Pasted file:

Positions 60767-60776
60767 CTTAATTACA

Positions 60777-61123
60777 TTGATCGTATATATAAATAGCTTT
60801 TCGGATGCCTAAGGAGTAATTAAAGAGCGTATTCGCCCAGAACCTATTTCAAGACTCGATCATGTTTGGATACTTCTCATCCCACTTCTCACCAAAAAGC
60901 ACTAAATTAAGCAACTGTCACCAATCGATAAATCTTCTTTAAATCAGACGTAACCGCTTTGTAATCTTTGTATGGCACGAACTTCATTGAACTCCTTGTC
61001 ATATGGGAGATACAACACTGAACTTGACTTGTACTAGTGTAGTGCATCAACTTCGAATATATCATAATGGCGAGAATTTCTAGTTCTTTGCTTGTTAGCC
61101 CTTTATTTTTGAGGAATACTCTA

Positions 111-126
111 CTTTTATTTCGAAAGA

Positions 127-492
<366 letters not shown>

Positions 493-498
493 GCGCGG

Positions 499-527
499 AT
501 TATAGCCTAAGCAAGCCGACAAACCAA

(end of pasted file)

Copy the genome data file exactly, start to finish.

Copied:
Positions 60767-60776
60767 CTTAATTACA

Positions 60777-61123
60777 TTGATCGTATATATAAATAGCTTT
60801 TCGGATGCCTAAGGAGTAATTAAAGAGCGTATTCGCCCAGAACCTATTTCAAGACTCGATCATGTTTGGATACTTCTCATCCCACTTCTCACCAAAAAGC
60901 ACTAAATTAAGCAACTGTCACCAATCGATAAATCTTCTTTAAATCAGACGTAACCGCTTTGTAATCTTTGTATGGCACGAACTTCATTGAACTCCTTGTC
61001 ATATGGGAGATACAACACTGAACTTGACTTGTACTAGTGTAGTGCATCAACTTCGAATATATCATAATGGCGAGAATTTCTAGTTCTTTGCTTGTTAGCC
61101 CTTTATTTTTGAGGAATACTCTA

Positions 111-126
111 CTTTTATTTCGAAAGA

Positions 127-492
<366 letters not shown>

Positions 493-498
493 GCGCGG

Positions 499-527
499 AT
501 TATAGCCTAAGCAAGCCGACAAACCAA